The priests and the Levites came with the ark--but David bade them to return to Jerusalem. "David walked up the road that led to the Mount of Olives, weeping as he went. His head was covered and his feet were bare as a sign of mourning. And the people who were with him covered their heads and wept as they climbed the mountain." The story of those terrible days is most pathetic. At length David reached Mahanaim, over the Jordan, and preparation was made for resistance. The army was organized and the day of battle came. David would have gone to the field--but his officers did not allow him to imperil his life. "David was sitting between the two gates." Never did a ruler watch more anxiously for news from a battlefield, than David watched that day. It was not only his kingdom that was imperiled--the fact that the rebel leader was his own son, terribly complicated the issue. Either defeat or victory--would bring anguish to his heart.
Children who go away in sin, never know with what bitterness loving parents at home think of their evil courses. There are parents who pace the floor many long nights, and look out at their windows into the streets, watching for the return of those who are dearer to them than their own life. If children knew how they crush the hearts of devoted fathers and mothers by going into sin--they would never choose such a life!
All David could do that day, was to sit between the gates and wait and watch. He could put forth no hand to save his son. He could only sit there in utter powerlessness and wait for the tragedy which would end the sad story. Years ago he might have prevented this terrible catastrophe--but now it was too late.
At length a messenger came. The king said: "Is it well with the young man Absalom?" The king was lost in the father. David's interest in the safety of the country--was swallowed up in his anxiety for the fate of his rebel son. He heard of the victory of his army--but that availed him nothing, unless he knew that Absalom was safe.
There is a story of a mother, hearing of the coming of a messenger from the battlefield. The woman hastened out into the street to ask him what news he bore. With gentle words, so as not to add to her sorrow, the messenger said: "Your five sons are dead." With a look of withering scorn, she replied, crushing down in her heart her own personal grief: "I did not ask you of the welfare of my sons. I asked if the country is safe." Patriotic feeling was stronger in her--than parental love. In David it was the reverse. Yet there were reasons in David's case for this difference. His son's name was dishonored, and, besides, David knew that Absalom's ruin was, in part at least, his work. This added to his bitterness.
The one question that persisted that day on the king's lips was: "Is it well with the young man?" We may put other names in the place of Absalom's, and ask the question concerning young men we know: "Is it well with the young man?" It is never well with the young man--if he is living sinfully, if he is not following Christ. This is a world of danger. Every young man must meet countless perils!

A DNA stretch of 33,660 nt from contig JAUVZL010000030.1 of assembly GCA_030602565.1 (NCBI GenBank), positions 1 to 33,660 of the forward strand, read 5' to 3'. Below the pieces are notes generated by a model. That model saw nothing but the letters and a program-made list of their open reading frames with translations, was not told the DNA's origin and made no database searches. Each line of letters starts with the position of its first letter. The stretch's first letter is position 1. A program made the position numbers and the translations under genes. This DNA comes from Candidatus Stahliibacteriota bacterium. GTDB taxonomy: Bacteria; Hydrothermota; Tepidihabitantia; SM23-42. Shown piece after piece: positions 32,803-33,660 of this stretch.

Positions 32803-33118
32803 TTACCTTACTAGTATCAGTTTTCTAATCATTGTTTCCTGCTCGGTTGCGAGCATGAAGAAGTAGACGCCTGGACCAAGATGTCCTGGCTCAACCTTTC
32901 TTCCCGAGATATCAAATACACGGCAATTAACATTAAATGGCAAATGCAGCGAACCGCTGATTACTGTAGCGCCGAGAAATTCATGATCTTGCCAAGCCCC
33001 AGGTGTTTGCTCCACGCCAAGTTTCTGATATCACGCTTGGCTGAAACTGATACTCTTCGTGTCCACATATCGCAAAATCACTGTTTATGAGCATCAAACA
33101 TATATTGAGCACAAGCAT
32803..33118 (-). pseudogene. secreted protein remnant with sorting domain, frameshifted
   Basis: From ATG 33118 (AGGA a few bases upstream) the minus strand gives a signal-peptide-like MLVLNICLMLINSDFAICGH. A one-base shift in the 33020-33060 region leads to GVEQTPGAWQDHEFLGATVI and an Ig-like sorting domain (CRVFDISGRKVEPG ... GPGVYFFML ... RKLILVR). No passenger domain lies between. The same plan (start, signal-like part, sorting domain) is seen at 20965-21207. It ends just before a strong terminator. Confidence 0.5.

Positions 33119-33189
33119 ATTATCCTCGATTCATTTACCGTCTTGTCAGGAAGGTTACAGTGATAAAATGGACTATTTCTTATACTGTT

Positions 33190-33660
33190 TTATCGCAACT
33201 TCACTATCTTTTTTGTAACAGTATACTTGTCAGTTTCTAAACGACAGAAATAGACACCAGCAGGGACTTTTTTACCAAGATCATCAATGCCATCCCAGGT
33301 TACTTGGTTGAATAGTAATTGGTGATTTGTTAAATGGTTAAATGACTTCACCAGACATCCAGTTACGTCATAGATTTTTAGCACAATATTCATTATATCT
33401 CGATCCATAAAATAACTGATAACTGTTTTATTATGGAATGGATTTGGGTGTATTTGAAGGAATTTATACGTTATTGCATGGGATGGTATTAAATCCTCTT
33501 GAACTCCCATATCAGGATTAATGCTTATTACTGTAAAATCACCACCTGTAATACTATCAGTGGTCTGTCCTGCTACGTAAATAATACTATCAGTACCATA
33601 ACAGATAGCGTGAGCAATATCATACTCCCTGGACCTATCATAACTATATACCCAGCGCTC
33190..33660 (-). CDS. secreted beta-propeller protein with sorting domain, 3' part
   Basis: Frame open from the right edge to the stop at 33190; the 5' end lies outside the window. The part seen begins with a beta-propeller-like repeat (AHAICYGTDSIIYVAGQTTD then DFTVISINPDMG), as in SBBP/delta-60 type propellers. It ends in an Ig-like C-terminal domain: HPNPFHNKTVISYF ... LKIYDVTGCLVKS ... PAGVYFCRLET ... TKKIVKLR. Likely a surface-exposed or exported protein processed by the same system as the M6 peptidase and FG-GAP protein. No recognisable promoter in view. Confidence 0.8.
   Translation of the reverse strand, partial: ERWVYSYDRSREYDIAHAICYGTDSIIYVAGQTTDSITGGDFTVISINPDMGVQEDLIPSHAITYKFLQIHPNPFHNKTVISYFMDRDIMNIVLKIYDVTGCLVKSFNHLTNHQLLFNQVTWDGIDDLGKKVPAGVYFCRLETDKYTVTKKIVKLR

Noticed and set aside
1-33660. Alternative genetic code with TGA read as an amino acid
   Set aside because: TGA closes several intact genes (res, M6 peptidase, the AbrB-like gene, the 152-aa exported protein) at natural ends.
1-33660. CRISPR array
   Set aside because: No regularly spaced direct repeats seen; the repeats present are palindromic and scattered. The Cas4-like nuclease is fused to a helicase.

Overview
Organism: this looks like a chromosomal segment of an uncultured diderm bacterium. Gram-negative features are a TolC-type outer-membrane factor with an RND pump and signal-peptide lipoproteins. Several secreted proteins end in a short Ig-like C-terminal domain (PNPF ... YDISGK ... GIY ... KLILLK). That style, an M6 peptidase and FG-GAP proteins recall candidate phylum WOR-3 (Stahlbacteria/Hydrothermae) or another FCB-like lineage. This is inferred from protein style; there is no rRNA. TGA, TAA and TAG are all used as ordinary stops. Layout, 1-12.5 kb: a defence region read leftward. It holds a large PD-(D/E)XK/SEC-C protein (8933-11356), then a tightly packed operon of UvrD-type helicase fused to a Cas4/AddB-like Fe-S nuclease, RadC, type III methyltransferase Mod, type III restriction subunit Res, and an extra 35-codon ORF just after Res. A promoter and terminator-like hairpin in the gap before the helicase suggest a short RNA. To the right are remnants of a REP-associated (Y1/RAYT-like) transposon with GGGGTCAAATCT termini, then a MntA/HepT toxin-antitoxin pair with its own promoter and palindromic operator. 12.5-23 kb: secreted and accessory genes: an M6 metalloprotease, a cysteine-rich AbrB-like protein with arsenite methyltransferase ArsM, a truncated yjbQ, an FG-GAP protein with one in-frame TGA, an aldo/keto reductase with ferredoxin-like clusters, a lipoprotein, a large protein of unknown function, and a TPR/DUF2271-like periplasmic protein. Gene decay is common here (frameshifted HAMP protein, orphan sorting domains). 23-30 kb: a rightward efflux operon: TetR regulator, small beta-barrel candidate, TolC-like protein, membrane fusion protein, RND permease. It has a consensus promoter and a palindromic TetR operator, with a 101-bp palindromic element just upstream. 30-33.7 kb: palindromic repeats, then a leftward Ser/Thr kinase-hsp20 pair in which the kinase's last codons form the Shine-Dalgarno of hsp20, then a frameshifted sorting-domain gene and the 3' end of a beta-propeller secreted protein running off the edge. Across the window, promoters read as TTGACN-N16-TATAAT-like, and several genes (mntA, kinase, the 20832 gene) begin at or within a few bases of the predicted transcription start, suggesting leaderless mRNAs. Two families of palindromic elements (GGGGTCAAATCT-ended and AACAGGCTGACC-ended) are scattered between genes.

Storms sweep the sea and the wrecks go down, bearing noble lives beneath the waves, and there is sorrow in the homes when the missing ones come not. The battle rages and many a brave soldier falls to rise no more, and there is grief in the homes where the cruel blow strikes. But there are fiercer storms raging than those upon the sea! Our noblest young men are exposed to these. There are more terrific battles than those history records.
"Is it well with the young man?" We mourn for those whom death claims; should we not mourn for our living, when we remember to what perils they are exposed?
They tried to have the news broken gently to the king. The first messenger, Ahimaaz, told the story so timidly that the king seems not to have grasped the worst. Then came the blunt Cushite and told all with terrible plainness. "My lord the king, hear the good news! The LORD has delivered you today from all who rose up against you." The king asked the Cushite, "Is the young man Absalom safe?" The Cushite replied, "May the enemies of my lord the king and all who rise up to harm you be like that young man." The king was shaken. He went up to the room over the gateway and wept. As he went, he said: "O my son Absalom! My son, my son Absalom! If only I had died instead of you--O Absalom, my son, my son!" 2 Samuel 18:31-33
We see in this picture of the weeping king a glimpse of the father's heart. Some might say that long before this, David would have ceased to love such a son as Absalom had been, and would not have been so affected by his death. But no one who knows a parent's heart will say this. This intense love which had loved on through such a history of crime as had darkened Absalom's name--is the same kind of love that all true fathers and mothers have for their children. It never unclasps its arms. It loves unto the uttermost.
David's love also gives us a glimpse of God's love for His children. Even their worst sins--do not change His love. In David's grief over his lost child, we see how our Heavenly Father feels when His children go astray. Christ weeping over Jerusalem shows this phase of Divine experience. He wept because the people He loved and had come to save--had rejected Him and His love and refused His mercy.
"O my son Absalom! My son, my son Absalom! If only I had died instead of you--O Absalom, my son, my son!" No doubt David would gladly have died for Absalom, as he said. In a burning mine, when there was room for no more in the car that was starting up on its last trip, one brave lad stepped off and gave his place to another lad, saying: "He is not ready to die--and I am." David would have taken Absalom's place for the same reason--but it was impossible. If David had lived for Absalom more faithfully, when his son was younger--he might never have had this terrible sorrow to bear.
The time for parents to show their love for their children most effectively, is when they have them in their hands in tender youth, and not when they are dead! No doubt the bitterest element of David's grief, was the thought that if he had lived differently himself--this might never have happened.
There is a story of an old ship-wrecker whose son had long been a wanderer on the sea. One night the father set his false lights on the coast, and a ship came ashore on the rocks. As the old man went along the beach, gathering up the booty, he came upon the body of a sailor washed up by the waves. One glance told him it was his own long-lost son. It was his son's ship coming home--that the wrecker had lured upon the rocks! His anguish was indescribable. Some such feeling must have been David's in his pathetic grief that day.
In our sympathy with David in his grief, we must not lose the lessons from Absalom himself. He had splendid gifts and opportunities--but he threw them all away! He gave loose rein to his passions, and was carried headlong into ruin. He was a type of what are called "fast young men." We need only to study Absalom's story through to the end--to see the outcome of all such lives!